… ” there’s Mare Crisium, that little well-defined oval on the upper right. You only see that when the Moon is waxing (and since these are features ON the Moon, it doesn’t matter at all what hemisphere you’re in, which way you’re facing, or if you’re standing on your head!!).”

Celestial Navigation with the Moon

The moon can be especially useful for the navigator as it can often be seen during the day, so you can take a sun sight and a moon sight almost simultaneously to obtain two position lines and get a fix on your position.

The moon orbits around the earth approximately every 29.5 days. It’s ground position on the earth is explained in the same way as the sun using Declination and GHA. The daily position of the moon can be found in the Nautical Almanac in the moon column (see below).

You can use the same Sight Reduction form that we have been using for the Sun sights:


So you take your sextant reading in the same way as you would for the sun, using either the upper or lower limb of the moon.

You then make the necessary adjustments to the sextant reading – your Index error and Dip only to get your apparent altitude.

Then here is a slight change. Altitude Correction – you need to use the Moon altitude correction table instead of the sun one – which can also be found in the almanac. As with the sun you need to use a different figure depending on whether you used the Upper or Lower limb to take your sextant reading. To use the table you need the Apparent altitude and the HP figure from the almanac.

HP is Horizontal Parallax. The moon is much closer to earth and parallax takes in to account the difference between the centre of the earth and our position on the surface. HP varies with the moons orbit and is about 40 times greater than the parallax adjustment required for the sun.

You enter the table along the top apparent degrees and then down the side to find the minutes. This corresponds to your altitude correction figure – add that to the apparent angle.

Then you get the HP figure from the almanac and then using the same column you used in the step above, go to the bottom of this table and find the HP correction which is also added to get your Ho or total observed altitude.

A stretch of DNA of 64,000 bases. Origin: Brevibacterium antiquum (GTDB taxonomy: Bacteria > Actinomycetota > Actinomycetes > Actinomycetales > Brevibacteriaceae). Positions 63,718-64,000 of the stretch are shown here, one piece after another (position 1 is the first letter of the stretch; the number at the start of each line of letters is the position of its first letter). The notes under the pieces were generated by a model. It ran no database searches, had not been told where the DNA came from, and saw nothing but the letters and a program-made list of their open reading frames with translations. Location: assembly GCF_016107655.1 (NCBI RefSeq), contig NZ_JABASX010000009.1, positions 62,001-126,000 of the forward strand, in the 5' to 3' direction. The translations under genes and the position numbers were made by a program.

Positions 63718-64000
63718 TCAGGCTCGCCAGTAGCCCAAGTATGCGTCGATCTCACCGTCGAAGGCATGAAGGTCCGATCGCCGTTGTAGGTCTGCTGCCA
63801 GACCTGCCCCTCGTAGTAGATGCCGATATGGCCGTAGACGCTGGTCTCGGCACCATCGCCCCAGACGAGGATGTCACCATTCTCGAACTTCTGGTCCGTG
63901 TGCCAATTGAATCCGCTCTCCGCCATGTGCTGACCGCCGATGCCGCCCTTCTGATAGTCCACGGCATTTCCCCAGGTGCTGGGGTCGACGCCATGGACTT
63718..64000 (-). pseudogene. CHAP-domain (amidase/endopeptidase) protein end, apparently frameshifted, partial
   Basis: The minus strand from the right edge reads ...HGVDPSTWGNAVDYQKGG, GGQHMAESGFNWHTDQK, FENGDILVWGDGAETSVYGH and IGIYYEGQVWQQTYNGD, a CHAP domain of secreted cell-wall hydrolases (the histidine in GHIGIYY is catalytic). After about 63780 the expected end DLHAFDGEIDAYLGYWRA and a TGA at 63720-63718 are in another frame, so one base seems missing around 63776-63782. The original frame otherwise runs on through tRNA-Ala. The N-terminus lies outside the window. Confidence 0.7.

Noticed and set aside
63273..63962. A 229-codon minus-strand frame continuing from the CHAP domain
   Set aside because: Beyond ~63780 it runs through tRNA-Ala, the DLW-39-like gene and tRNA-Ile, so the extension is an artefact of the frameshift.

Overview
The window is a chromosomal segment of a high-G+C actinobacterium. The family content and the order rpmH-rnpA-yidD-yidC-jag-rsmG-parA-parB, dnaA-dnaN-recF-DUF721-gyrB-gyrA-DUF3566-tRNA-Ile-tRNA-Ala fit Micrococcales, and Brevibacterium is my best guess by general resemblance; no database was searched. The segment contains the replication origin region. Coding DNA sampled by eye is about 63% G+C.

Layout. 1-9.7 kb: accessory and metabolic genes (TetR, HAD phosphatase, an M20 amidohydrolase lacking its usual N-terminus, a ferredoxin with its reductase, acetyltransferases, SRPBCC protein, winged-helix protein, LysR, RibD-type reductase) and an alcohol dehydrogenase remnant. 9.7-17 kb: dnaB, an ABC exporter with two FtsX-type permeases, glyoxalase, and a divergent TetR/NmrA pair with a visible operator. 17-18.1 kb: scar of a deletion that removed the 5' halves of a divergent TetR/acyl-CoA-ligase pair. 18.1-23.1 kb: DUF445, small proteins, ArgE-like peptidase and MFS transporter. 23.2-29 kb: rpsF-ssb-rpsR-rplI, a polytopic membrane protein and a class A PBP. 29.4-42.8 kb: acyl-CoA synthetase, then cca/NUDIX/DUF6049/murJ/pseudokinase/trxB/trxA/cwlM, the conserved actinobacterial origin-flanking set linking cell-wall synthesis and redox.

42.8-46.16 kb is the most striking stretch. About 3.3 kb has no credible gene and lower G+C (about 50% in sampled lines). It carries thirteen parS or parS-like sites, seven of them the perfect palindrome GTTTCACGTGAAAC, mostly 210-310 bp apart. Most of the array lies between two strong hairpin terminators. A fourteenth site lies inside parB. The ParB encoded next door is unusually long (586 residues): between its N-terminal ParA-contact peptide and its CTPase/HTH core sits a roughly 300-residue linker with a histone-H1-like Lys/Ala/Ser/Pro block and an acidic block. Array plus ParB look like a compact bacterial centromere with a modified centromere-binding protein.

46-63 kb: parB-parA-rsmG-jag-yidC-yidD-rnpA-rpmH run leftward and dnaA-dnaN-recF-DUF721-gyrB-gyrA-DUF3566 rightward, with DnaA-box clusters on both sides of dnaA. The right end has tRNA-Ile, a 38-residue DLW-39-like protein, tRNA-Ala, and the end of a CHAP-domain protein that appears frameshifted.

The position of the moon can be found in the almanac in the same way as finding the sun.

The hourly rate of change of GHA is less than that of the sun, but the declination changes more rapidly, so the value is usually larger and varies from hour to hour. There are two other columns involved when working out a moon sight which you can see in the picture above. These values are HP and v.


is another moon correction which is always added to the increment for the GHA of the moon in the Increments and Corrections table in the almanac.

If you look at step 8 and 10 on the sight reduction worksheet above, you can see that you add the v correction to the GHA and the d correction to the Declination.


Then everything else works the same as the sun sight – working out your LHA and Azimuth etc.

You can read more about putting your sight together and then plotting your course on these blog posts.

Putting it all together

Plotting your Position

Well I have certainly learned a few new things about the moon by researching this post. What have I missed? Have you ever been frightened by the moon rising in the middle of the night? Do you believe in the moon landings?


4 thoughts on “Celestial Navigation – The Moon

  1. What a great post! Super informative. I had no real idea that the moon could be used for navigation. Incredible. Hopefully, one day I’ll be able to learn this technique and be good at it! 🙂


  2. Correcting for parallax is much easier if you use the air almanac HO 249 available online for free. You don’t have to use that confusing HP table. Simply look up your altitude and it gives you a correction value. I learned with 229, but 249 is easier. Everything is rounded to whole integers. It skips the tiny decimal points. Perhaps slightly less accurate, but makes the math so much easier. If you want extreme precision, pull out one of your many gps devices on board.

    Liked by 1 person